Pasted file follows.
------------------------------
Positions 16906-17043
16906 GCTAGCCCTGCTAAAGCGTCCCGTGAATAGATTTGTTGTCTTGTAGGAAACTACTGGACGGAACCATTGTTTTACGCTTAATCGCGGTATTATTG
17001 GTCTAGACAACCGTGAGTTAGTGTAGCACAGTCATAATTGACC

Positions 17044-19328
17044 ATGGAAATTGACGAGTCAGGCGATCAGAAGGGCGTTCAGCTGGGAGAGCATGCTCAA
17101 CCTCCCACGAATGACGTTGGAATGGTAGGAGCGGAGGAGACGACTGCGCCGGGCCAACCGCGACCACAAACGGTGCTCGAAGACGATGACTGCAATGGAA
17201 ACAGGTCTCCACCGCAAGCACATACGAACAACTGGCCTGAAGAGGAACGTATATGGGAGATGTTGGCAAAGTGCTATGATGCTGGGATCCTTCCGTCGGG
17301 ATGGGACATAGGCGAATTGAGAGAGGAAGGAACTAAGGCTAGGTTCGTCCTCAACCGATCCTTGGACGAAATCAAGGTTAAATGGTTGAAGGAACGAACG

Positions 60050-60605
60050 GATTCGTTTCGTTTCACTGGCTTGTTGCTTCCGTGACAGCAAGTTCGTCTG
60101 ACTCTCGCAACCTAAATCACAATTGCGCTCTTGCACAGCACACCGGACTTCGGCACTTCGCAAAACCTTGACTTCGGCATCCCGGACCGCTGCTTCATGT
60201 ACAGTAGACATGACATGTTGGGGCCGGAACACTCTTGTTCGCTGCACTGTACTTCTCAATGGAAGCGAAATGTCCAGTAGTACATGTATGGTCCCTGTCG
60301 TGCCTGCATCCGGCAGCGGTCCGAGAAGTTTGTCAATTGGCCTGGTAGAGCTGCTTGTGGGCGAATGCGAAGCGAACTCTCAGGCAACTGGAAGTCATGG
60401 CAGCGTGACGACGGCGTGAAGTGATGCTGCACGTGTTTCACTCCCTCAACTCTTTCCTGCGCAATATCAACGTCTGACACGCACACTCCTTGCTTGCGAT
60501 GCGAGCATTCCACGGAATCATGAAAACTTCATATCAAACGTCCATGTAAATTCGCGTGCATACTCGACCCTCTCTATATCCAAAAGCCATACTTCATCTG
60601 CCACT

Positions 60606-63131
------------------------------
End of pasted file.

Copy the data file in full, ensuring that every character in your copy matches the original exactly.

Positions 16906-17043
16906 GCTAGCCCTGCTAAAGCGTCCCGTGAATAGATTTGTTGTCTTGTAGGAAACTACTGGACGGAACCATTGTTTTACGCTTAATCGCGGTATTATTG
17001 GTCTAGACAACCGTGAGTTAGTGTAGCACAGTCATAATTGACC

Positions 17044-19328
17044 ATGGAAATTGACGAGTCAGGCGATCAGAAGGGCGTTCAGCTGGGAGAGCATGCTCAA
17101 CCTCCCACGAATGACGTTGGAATGGTAGGAGCGGAGGAGACGACTGCGCCGGGCCAACCGCGACCACAAACGGTGCTCGAAGACGATGACTGCAATGGAA
17201 ACAGGTCTCCACCGCAAGCACATACGAACAACTGGCCTGAAGAGGAACGTATATGGGAGATGTTGGCAAAGTGCTATGATGCTGGGATCCTTCCGTCGGG
17301 ATGGGACATAGGCGAATTGAGAGAGGAAGGAACTAAGGCTAGGTTCGTCCTCAACCGATCCTTGGACGAAATCAAGGTTAAATGGTTGAAGGAACGAACG

Positions 60050-60605
60050 GATTCGTTTCGTTTCACTGGCTTGTTGCTTCCGTGACAGCAAGTTCGTCTG
60101 ACTCTCGCAACCTAAATCACAATTGCGCTCTTGCACAGCACACCGGACTTCGGCACTTCGCAAAACCTTGACTTCGGCATCCCGGACCGCTGCTTCATGT
60201 ACAGTAGACATGACATGTTGGGGCCGGAACACTCTTGTTCGCTGCACTGTACTTCTCAATGGAAGCGAAATGTCCAGTAGTACATGTATGGTCCCTGTCG
60301 TGCCTGCATCCGGCAGCGGTCCGAGAAGTTTGTCAATTGGCCTGGTAGAGCTGCTTGTGGGCGAATGCGAAGCGAACTCTCAGGCAACTGGAAGTCATGG
60401 CAGCGTGACGACGGCGTGAAGTGATGCTGCACGTGTTTCACTCCCTCAACTCTTTCCTGCGCAATATCAACGTCTGACACGCACACTCCTTGCTTGCGAT
60501 GCGAGCATTCCACGGAATCATGAAAACTTCATATCAAACGTCCATGTAAATTCGCGTGCATACTCGACCCTCTCTATATCCAAAAGCCATACTTCATCTG
60601 CCACT

Positions 60606-63131